Frustration in the wake of realization
I realized last night that my current WIP was, how should I put it, doomed to failure. This was 6,000 words into it, and it just didn’t feel right, but I couldn’t put my finger on why. After a couple hours of re-reading it, and asking for input from my closest pre-readers, it became apparent to me that I’d screwed up the timeline of the story quite heavily, made some things too obvious where they shouldn’t be (though, that would have been easy enough to fix in edits) and not included all the main characters where I should have.
Basically, I have 6,000 words of a novel, but they’re not in the proper spots right now. It’s a bit frustrating seeing that, and a couple years ago I would have simply walked away from the piece (I know, because I’ve done it.) Instead, I went back to my drawing board, which happens to be XMind, a mind-mapping software, where I’m currently outlining the book.
The problem is that I create such convoluted ideas. This novel, for instance, has 4 main characters–2 protags and 2 antags–and 2 main-sub-plot lines, which combine around the middle (which is where I’d started the story) to create a single main plot line. To handle all this without an outline of some kind is insane, and I realize this now.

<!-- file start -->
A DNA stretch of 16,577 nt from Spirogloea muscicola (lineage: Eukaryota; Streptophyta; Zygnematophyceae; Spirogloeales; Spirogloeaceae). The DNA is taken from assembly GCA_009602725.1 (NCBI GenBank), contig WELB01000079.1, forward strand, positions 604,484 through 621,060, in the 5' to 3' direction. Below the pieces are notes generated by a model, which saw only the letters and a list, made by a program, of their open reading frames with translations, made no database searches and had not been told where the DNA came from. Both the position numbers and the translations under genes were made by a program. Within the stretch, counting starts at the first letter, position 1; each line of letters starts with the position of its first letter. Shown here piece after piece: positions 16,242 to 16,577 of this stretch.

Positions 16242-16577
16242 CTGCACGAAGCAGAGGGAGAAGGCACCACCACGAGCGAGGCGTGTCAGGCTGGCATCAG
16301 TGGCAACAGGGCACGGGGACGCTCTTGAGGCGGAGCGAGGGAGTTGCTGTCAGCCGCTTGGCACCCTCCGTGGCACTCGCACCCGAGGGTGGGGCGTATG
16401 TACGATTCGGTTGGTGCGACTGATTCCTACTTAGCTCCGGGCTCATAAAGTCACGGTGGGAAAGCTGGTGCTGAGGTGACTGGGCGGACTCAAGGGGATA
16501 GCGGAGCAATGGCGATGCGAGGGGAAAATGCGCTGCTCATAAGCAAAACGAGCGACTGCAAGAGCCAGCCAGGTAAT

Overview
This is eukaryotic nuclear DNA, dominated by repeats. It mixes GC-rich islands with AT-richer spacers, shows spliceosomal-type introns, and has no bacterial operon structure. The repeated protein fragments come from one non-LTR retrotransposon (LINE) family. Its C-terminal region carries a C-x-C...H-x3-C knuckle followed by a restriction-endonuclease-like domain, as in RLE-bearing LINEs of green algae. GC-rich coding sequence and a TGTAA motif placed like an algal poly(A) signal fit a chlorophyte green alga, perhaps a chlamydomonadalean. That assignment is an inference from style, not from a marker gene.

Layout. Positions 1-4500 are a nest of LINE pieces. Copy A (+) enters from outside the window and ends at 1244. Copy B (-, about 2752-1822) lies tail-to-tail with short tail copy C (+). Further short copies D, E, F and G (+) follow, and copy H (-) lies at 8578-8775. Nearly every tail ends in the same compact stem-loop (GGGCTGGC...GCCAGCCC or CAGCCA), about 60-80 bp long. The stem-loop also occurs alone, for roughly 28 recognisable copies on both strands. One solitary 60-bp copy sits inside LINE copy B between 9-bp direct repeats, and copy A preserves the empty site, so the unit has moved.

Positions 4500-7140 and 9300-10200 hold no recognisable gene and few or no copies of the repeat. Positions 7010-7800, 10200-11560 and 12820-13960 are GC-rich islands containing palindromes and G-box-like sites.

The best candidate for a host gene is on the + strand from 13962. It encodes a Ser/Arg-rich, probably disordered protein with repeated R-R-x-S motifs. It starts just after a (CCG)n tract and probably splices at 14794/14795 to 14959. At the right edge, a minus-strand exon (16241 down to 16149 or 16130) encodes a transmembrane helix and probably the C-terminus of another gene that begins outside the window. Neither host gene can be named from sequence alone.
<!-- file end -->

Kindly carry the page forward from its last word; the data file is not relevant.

Basically, my working rule at this point in time is to write without outlining, but the minute it starts to feel like it might be a novel-length work, to stop, and really ask myself where this story is going, and start outlining the basic skeleton. I try to start with a raw outline, for example in my historical fiction novel I started the outline knowing that I had 4 distinct sections of the book which would encompass a time period, so I wrote a description for each section about what I wanted to happen. From there, I broke it down by scene, until I had an extremely detailed outline. This was good, since that book relied heavily on historical accuracy.
For my mystery novel I’m trying to form a basic skeleton, understanding exactly what clues I require for the outcome to be honest and real, and then find points in the story where that clue would come to light naturally. Maybe I’ll keep outlining after that, maybe not. I don’t subscribe to the theory that outlines restrict your creativity. I feel the outline itself is creative, it’s the start of things, you’re building the shell, and then you flesh that shell out with each pass. A lot of my outlines could be considered first drafts, simply because I write such details. Snippets of dialog, scenery, things that pop into my head when I think of each scene. I note it so I don’t forget it. Sometimes the outline changes, and that’s fine. That’s why I keep an outline, so I can manipulate it, and follow the ripple through the rest of the story.